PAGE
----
Past Issue - May 2009 - Vol 12 Issue 3 Index | Previous | Next | 
2009;12;659-664. The Role of the Internet in Doctor Performance Rating
Practice Management
Jeffrey Segal, MD
 

Historically, if a patient was dissatisfied with care, he or she could tell his or her friends and family. The criticism was limited to a small circle of people. If the patient was injured negligently, he or she could hire an attorney to prosecute a lawsuit. The threshold for finding an attorney and prevailing posed a significant barrier for the patient achieving redress. With the Internet, if a patient is unhappy he or she needs do little more than access a growing number of Internet physician rating sites. Such criticism can be rendered anonymously. The posts are disseminated worldwide, and once posted, the criticism rarely comes down. While transparency is a laudable goal, such sites often lack accountability. More formal sites run by authoritative bodies, such as medical licensing boards, also provide data about physicians, but such data is often unfiltered, making it difficult for the public to properly interpret.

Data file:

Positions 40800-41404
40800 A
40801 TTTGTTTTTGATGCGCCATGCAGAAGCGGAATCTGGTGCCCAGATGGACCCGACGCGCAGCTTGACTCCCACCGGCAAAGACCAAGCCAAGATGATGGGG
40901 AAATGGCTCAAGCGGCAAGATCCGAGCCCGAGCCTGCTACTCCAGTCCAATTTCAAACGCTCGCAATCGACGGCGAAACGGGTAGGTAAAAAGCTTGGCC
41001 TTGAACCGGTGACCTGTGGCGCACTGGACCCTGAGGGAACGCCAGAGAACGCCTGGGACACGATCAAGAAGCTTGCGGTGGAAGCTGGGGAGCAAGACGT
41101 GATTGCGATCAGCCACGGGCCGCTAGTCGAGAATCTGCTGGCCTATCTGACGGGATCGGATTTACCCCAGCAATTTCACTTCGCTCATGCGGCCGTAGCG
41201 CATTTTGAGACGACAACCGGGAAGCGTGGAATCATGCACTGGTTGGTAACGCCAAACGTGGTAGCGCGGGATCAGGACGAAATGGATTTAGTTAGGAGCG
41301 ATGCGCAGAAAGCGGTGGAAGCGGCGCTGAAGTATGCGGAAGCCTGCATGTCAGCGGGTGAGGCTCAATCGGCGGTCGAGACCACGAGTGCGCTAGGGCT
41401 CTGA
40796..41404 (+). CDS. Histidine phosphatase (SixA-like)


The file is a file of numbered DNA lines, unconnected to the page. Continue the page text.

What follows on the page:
Given how important reputation is to physicians, the traditional remedy of suing for defamation because of libelous posts is ordinarily ineffective. First, many patients who post libelous comments, do so anonymously. Next, the Internet Service Providers (ISPs) hosting such sites are generally immune from liability for defamation. Finally, the law has a very formal definition for libel, and a negative rating does not necessarily equate to “defamation.”

A novel method of addressing un-policed physician rating sites in the Internet age is described. The system embraces the use of mutual privacy contracts to provide physicians a viable remedy to anonymous posts. In exchange, patients receive additional privacy protections above and beyond that mandated by law.

 

   
 
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Keywords
Defamation
libel
Internet
physician
rating sites
Section 230
Communication Decency Act
anonymous